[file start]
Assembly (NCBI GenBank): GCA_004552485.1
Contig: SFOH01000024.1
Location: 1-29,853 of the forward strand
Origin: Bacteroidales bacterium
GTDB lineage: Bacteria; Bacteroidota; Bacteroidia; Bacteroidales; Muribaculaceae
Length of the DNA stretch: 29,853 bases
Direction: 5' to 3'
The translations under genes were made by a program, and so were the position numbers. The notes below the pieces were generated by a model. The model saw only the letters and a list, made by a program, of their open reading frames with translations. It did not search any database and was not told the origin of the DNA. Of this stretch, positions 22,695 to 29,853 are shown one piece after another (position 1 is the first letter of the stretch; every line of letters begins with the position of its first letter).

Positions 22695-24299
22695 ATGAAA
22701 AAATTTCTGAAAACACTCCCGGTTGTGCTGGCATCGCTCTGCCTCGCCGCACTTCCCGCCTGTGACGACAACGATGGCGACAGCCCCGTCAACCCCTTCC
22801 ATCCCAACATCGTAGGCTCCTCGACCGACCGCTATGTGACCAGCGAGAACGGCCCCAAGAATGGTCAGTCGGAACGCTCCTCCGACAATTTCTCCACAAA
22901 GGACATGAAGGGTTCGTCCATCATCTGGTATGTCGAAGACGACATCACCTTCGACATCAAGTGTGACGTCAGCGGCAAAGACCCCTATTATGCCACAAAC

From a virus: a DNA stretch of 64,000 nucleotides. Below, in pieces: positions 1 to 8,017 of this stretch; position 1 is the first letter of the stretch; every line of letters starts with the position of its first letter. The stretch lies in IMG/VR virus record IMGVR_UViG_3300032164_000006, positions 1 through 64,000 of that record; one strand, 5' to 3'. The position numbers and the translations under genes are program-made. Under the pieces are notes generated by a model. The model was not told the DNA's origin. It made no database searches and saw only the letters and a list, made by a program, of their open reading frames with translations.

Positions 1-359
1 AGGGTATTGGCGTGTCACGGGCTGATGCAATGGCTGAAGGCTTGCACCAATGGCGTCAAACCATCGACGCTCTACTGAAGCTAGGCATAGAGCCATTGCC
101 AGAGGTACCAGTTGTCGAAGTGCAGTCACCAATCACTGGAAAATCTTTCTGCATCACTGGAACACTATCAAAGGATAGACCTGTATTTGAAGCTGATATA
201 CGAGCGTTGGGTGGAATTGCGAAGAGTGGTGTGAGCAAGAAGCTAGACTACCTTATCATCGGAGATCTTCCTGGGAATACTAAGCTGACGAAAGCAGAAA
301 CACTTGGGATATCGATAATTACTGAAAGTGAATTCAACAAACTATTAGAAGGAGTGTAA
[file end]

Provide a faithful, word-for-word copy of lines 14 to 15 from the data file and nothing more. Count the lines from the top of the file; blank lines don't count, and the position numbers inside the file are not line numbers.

From a virus: a DNA stretch of 64,000 nucleotides. Below, in pieces: positions 1 to 8,017 of this stretch; position 1 is the first letter of the stretch; every line of letters starts with the position of its first letter. The stretch lies in IMG/VR virus record IMGVR_UViG_3300032164_000006, positions 1 through 64,000 of that record; one strand, 5' to 3'. The position numbers and the translations under genes are program-made. Under the pieces are notes generated by a model. The model was not told the DNA's origin. It made no database searches and saw only the letters and a list, made by a program, of their open reading frames with translations.

Positions 1-359